Mathias Gardell. Countdown to Armageddon: Louis Farrakhan and the Nation of Islam. Hurst, 1996.
This is the first major academic study of the 'Black Muslims' since the creation of the second Nation of Islam group under Farrakhan. For Magonia readers the main interest will be in the extent to which popular folklore has absorbed elements of popular culture. In particular, it is the portrayal of Farrakhan as a UFO contactee in the tradition of George Adamski and George King. In Nation of Islam theology flying saucers are 'baby planes' which carry messengers of God, and are emissions from the giant mother ship or 'Mother Plane' inhabited by God. This is the some as Ezekiel's Wheel.
Farrakhan claims to have visited the Mother Plane in a vision which took place in the Mexican hamlet of Tepotzlan. In this vision he walked to the top of a mountain where a UFO appeared, and he was taken on board in a beam of light. This UFO, with an invisible pilot, took him to the Mother Plane where he heard the voice of Elijah Muhammet who revealed that he was still alive. Farrakhan then had a 'scroll' implanted in his head, which gave him the commission to lead his people in the Lost Days, The information in this 'scroll' was to be revealed when the right time comes,
He is then taken back on board the 'baby plane', shown the new Jerusalem, then deposited in Washington, DC in time to give his final warning to the US Government, On waking he forgets the vision, only to be reminded of it in the great Mexican earthquake two days later.
At Armageddon the baby planes will be used to destroy the Whites by using powerful dynamite bombs, The US Government's 'Star Wars' programme was an attempt to combat this, and the Challenger shuttle was a spy plane destroyed by them.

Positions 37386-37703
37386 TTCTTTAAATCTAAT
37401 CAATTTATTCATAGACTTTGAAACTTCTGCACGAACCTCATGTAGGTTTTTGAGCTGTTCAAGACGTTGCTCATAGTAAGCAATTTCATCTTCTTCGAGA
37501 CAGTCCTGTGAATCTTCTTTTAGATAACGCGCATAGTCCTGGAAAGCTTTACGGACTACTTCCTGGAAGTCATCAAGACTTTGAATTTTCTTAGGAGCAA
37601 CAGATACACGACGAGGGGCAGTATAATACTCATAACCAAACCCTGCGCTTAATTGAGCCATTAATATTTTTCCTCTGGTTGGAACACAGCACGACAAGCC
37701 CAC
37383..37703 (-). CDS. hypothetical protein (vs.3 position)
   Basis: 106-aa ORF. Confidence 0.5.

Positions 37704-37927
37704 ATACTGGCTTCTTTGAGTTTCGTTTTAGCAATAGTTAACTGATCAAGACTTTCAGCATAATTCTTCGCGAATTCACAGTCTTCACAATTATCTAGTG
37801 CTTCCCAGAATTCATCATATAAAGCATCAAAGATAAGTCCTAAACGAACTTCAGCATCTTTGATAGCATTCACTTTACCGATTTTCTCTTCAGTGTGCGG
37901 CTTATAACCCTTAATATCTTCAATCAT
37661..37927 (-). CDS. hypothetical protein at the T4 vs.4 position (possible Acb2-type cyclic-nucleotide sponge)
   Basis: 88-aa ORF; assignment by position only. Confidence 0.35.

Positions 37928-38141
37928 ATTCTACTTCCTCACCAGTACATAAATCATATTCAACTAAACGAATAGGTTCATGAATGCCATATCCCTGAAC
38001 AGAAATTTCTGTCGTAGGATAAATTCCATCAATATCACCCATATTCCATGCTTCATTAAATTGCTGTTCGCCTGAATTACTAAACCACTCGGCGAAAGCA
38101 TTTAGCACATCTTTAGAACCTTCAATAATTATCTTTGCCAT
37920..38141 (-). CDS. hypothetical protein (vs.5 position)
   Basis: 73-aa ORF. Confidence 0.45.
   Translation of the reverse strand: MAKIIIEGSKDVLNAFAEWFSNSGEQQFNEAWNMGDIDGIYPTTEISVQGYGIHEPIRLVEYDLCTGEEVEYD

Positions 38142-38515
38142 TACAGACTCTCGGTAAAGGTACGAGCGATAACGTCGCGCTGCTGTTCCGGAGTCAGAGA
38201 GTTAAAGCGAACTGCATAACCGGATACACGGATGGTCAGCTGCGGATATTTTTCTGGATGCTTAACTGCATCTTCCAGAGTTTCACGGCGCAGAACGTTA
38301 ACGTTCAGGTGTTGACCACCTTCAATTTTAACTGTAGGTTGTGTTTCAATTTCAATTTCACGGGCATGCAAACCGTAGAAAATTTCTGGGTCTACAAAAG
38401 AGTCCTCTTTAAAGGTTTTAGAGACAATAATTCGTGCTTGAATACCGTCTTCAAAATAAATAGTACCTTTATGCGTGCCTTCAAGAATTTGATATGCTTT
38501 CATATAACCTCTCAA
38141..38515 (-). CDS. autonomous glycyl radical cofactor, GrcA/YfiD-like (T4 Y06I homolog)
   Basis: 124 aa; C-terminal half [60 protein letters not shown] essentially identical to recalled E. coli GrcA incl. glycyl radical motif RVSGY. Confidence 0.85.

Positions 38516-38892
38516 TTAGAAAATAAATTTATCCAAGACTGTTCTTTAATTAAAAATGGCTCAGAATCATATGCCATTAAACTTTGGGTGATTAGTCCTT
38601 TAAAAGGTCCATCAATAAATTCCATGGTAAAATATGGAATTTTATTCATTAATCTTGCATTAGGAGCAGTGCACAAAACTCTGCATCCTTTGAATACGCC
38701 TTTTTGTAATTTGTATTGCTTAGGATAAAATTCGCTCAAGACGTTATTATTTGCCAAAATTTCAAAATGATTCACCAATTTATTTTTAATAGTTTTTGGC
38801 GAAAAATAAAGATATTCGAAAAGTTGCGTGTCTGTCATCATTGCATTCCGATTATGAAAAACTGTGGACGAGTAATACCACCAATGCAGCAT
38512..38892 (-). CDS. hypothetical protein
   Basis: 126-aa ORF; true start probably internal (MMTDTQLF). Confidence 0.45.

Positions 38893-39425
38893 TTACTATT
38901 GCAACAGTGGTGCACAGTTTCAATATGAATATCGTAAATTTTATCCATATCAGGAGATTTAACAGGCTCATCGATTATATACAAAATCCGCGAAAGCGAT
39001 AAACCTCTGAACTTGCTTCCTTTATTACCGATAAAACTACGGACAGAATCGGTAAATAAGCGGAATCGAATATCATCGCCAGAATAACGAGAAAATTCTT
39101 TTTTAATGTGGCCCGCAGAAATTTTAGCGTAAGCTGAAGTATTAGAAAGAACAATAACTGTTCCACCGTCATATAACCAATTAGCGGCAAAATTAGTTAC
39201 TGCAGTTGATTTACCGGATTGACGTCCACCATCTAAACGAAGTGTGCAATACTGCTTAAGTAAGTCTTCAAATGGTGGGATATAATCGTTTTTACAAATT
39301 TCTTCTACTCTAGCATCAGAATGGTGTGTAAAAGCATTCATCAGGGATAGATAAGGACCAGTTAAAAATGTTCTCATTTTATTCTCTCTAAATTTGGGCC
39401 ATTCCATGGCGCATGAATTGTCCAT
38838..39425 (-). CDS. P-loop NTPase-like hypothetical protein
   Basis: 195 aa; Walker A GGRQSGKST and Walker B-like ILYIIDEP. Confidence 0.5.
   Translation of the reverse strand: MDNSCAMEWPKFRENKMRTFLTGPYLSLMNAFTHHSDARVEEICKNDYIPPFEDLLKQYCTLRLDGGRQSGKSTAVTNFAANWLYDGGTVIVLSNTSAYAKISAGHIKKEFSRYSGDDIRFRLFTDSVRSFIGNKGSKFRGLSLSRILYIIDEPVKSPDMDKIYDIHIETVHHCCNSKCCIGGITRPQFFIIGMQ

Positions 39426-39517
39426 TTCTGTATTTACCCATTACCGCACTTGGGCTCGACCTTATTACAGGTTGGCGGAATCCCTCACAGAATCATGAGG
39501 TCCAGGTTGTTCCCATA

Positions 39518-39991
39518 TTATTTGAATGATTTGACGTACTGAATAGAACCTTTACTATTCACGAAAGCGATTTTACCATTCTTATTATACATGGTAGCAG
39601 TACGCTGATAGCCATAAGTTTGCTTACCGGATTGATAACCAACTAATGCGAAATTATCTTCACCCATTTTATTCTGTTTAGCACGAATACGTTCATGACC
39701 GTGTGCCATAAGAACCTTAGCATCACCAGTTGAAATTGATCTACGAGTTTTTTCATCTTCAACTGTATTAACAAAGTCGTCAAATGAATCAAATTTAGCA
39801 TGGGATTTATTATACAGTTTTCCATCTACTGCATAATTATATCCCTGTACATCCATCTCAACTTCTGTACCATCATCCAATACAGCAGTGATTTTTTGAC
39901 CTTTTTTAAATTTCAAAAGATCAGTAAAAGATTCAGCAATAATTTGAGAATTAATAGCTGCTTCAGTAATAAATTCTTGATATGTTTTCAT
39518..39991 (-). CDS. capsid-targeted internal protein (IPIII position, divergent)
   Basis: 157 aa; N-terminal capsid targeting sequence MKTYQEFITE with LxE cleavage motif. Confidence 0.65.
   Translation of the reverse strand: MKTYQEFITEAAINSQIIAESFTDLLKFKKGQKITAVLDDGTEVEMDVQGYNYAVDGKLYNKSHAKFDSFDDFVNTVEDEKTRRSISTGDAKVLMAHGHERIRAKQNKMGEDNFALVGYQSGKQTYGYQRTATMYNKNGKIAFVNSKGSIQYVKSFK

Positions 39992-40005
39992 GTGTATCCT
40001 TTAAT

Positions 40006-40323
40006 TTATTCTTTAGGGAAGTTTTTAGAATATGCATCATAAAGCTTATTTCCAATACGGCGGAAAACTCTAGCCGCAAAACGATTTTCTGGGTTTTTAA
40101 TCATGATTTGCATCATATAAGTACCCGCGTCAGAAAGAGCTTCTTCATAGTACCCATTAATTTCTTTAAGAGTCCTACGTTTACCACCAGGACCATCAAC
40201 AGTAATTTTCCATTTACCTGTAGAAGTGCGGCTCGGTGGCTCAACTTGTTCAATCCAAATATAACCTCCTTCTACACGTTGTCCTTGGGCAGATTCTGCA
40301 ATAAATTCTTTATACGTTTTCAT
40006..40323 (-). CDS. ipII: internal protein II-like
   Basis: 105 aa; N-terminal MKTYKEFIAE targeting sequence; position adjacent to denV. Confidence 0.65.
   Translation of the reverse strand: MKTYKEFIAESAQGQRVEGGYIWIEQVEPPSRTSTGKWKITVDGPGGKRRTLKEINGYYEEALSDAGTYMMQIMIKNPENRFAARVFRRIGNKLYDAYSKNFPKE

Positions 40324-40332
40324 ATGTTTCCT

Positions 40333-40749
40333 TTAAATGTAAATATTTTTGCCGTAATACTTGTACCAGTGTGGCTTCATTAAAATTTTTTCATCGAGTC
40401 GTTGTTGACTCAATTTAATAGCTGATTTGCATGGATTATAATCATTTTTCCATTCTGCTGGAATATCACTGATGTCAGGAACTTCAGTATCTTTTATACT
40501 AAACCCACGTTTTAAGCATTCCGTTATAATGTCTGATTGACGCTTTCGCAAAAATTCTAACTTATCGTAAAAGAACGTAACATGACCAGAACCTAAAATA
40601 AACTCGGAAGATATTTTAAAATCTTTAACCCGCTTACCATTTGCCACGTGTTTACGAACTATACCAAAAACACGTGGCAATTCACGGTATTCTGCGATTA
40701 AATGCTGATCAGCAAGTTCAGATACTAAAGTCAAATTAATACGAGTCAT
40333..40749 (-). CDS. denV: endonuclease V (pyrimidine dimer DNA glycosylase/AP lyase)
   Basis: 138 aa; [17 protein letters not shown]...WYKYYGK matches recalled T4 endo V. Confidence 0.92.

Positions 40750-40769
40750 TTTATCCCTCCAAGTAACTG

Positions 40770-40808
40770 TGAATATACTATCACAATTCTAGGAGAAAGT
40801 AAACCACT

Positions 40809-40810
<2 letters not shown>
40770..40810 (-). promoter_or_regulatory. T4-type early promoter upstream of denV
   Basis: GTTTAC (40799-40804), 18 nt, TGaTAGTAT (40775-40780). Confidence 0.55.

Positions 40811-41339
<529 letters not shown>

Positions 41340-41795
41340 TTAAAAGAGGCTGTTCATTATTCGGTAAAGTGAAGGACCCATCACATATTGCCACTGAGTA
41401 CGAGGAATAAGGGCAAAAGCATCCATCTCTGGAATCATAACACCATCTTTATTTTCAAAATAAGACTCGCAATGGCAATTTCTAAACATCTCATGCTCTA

On a broader level, for those like myself who had only a hazy notion of the Nation of Islam, what is a revelation is just how radically un-Islamic it is, with on ideology of semi-polytheism which one imagines must come close to being the epitome of heresy for devout orthodox Muslims. The doctrine of the physical nature of God suggests borrowings from Mormonism, and possible thence back to Muggletonianism, with elements of theosophy and 'I AM' thrown in.
It is ironic that such a radical anti-Western and anti-European ideology appears to owe more to European occultism and popular pseudoscience than to Islam. Even the movement's racism, which Gardell seeks to gloss over, seems to be a transplanted form of late nineteenth century Aryanosophy, with the word 'Black' substituted for 'Aryan' in on almost mechanical matter. Thus do religions of the oppressed borrow from their oppressors. There is on interesting aside on the radical Right's courtship of Farrakhan, particularly such Third Position activists as Patrick Harrington, one time would-be councillor and former UFO magazine publisher. -- Peter Rogerson, from Magonia 59, April 1997.